Chembur, bottled: Byredo’s new perfume, Mumbai Noise, works with memories  

Byredo’s Ben Gorham discusses his new fragrance, the links between memory and perfumes, and how he’s stayed away from the Indian cliché

Updated - March 05, 2022 08:54 am IST

Published - March 05, 2022 08:41 am IST

Mumbai Noise

Mumbai Noise | Photo Credit: Byredo

Memories are potent, especially when they engage the different senses and the feelings evoked. So, it comes as no surprise that Ben Gorham, founder of perfume brand Byredo, has drawn on his recollections of time spent with his grandmother in Chembur, for the company’s newest fragrance, Mumbai Noise.

Gorham — born in Stockholm and brought up in New York and Toronto — had visited the Mumbai suburb, where his mother grew up, as a child. Fifteen years later, when he revisited it, much had changed, but many things that had permeated his recollections, such as the incense from the neighbourhood temple, hadn’t.

Ben Gorham 

Ben Gorham  | Photo Credit: Matthieu Salvaing

“All my inspirations for creating a perfume [approximately priced between ₹11,000 to ₹20,000] are connected to personal memories — places from my childhood, specific moments of my life,” says the Swedish native, who has been translating memories into much-loved fragrances since 2006. He calls it a completely subjective, intangible, esoteric process, which (for him, at least) is aided by being in one place. “Sweden has somehow focussed my mind and allowed it to wander at the same time.”

A city that always gives

For Mumbai Noise, Gorham has used strong aromas like davana (a herbaceous plant from South India), sandalwood, and even coffee together. “The olfactive approach is one of contrasts and contradictions. It’s an amber fragrance that features rich, warm woods with brightness, plummy davana positioned alongside leather, bitter coffee stirred with sweet tonka beans,” he says. “It’s a fragrance that commands your attention and envelopes your senses immediately. That’s how I feel when I am in Mumbai, in my family home — I wanted that overwhelming power of a place to come across.”

Pushing his competitive side
Gorham, known for perfumes such as Gypsy Water, Bal D’Afrique and Velvet Haze, didn’t set out to become a scent savant, starting his career instead as a basketball player. He ties his past to his current role (he became fascinated with perfumes after a chance meeting with Swedish perfumer Pierre Wulff) saying, “I left basketball because of red tape. But it taught me discipline and drove me to be competitive, which are skills you need when you are an entrepreneur, but definitely an outsider.” It paid off. The fragrance brand with the ‘cool cred’ — his collabs include Virgil Abloh’s Off-White and Travis Scott’s Cactus Jack, among others — has doubled its pre-pandemic sales to $134 million, according to a Business of Fashion report.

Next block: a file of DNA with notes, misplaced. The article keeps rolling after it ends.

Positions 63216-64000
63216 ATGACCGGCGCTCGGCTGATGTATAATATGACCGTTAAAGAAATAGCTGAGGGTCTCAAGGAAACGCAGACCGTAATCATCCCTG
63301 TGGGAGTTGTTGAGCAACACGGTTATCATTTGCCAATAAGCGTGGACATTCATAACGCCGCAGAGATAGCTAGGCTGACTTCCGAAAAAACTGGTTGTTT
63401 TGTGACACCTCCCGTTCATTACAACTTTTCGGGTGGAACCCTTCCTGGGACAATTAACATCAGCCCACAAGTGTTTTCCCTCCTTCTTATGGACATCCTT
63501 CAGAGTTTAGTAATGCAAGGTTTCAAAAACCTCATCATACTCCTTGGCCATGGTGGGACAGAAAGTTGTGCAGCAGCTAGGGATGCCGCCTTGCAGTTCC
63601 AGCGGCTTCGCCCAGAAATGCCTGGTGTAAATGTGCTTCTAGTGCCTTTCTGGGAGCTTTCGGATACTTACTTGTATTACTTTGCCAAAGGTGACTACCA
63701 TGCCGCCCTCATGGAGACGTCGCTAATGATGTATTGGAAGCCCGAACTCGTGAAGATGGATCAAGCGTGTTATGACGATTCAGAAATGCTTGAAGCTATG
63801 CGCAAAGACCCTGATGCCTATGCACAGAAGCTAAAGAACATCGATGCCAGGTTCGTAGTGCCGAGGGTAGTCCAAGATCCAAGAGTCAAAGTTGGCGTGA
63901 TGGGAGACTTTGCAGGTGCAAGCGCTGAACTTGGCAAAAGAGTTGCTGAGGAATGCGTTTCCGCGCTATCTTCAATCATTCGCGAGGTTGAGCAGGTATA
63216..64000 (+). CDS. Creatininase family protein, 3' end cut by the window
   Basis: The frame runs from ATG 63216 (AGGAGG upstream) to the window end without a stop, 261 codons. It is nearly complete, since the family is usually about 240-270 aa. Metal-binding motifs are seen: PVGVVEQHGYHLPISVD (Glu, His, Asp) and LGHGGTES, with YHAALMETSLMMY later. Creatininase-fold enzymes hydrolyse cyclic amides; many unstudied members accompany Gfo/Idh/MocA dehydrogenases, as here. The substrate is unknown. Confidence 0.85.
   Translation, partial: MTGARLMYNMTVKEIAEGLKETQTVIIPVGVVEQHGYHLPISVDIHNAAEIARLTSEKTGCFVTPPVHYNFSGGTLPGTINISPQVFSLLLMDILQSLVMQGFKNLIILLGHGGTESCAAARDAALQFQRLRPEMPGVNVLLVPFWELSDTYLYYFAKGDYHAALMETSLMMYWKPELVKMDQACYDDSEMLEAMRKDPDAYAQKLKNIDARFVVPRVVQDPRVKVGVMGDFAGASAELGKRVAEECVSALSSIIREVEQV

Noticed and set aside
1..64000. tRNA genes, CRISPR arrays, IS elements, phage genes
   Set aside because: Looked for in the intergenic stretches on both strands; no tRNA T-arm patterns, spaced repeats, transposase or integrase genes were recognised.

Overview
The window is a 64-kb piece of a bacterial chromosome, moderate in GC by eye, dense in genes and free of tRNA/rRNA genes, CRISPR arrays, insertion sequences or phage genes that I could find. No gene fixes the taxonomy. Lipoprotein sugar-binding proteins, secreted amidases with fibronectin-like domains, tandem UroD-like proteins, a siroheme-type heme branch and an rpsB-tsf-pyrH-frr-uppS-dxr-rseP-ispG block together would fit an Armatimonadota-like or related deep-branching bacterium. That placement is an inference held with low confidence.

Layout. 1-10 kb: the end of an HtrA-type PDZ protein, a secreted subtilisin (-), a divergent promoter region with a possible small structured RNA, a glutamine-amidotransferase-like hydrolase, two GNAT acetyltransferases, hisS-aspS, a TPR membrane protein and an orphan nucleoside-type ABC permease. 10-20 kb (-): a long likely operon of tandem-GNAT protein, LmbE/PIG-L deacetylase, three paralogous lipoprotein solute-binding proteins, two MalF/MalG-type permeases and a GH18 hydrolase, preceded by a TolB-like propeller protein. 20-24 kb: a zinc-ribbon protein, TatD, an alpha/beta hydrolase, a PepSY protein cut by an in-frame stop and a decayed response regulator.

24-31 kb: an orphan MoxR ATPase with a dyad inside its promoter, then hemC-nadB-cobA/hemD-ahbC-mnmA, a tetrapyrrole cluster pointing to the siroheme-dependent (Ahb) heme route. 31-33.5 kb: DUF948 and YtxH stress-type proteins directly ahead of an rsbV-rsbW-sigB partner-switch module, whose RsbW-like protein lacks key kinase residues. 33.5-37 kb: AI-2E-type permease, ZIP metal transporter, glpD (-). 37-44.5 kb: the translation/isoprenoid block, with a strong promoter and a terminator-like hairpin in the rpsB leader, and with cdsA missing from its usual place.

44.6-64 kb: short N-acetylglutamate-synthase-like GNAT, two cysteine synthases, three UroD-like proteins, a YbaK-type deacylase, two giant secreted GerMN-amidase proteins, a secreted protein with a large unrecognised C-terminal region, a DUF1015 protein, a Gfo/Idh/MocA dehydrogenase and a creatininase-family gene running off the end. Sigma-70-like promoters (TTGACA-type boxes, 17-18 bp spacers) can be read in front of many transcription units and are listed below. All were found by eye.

This is not the first time the city has inspired him, with Byredo having previously released Encens Chembur in 2008, a discontinued fragrance that features temple incense, amber ginger and bergamot, that he calls “a photograph of what I captured at that time”.

For Gorham, the death of his grandmother put an end to his holiday visits.

From the Mumbai Noise campaign

From the Mumbai Noise campaign | Photo Credit: Ashish Shah

But when he returned to the country in his 20s, he recalls that “as soon as I stepped off the plane, I was transported back to being a child and could instantly picture and feel being home with my family. India means home to me — not home as in a house, but home as in part of where I am from, and, most importantly, where part of my family and my mother is from.”

Exploring the diversity of India

What differentiates Encens Chembur and Mumbai Noise? “India runs subtly through so much of what I do. Mumbai Noise started growing in my mind more as a never-ending film, rather than a photograph anchored in the past.” As a result, the new fragrance is a dialogue with contemporary India, as seen in its campaign shot by photographer Ashish Shah.

“I was drawn to Ashish because of the modernity and reality of his work, and his distinct lens on his home country. Beyond the scent, I wanted the campaign to capture the hearts and minds of contemporary India,” says Gorham. “Mumbai has evolved at an astounding pace — it has changed drastically in the years that I didn’t visit — yet the way the rest of the world continues to depict India remains so cliché.”

Not just scents
The man who famously doesn’t wear perfume — he only applies it when creating a scent with his perfumer Jérôme Epinette — is expanding his empire. In 2019, he launched ByProduct, to fit in all his non-olfactory ideas. He’s brought out products such as sneakers, eyewear, jeans and home goods, dived into collabs with Ikea (on a line of candles) and Stockholm Surfboard Club (for a clothing line), and more recently, launched cosmetics and skin care. His line with makeup artist Isamaya Ffrench is fun and irreverent, with eyeshadow palettes called Corporate Colours, mascara tubes shaped like curved claws, and multifunctional Colour Sticks in colours like reptile green “specially created for experimentation”.

Shah worked with local dancers, artists, models and drag performers for months to create a contemporary portrait of modern India, removed from stereotypes.

The brand will soon launch its first store in the country, at Mumbai’s Jio World Drive. “We always create spaces for people to hang out in, to feel and see different textures and colours, something that can stimulate and soothe at the same time. All of the products are there to pick up and play with — it’s an interactive and informal space.”

Mumbai Noise, priced at ₹18,900 (100 ml), will be available at Jio World Drive.

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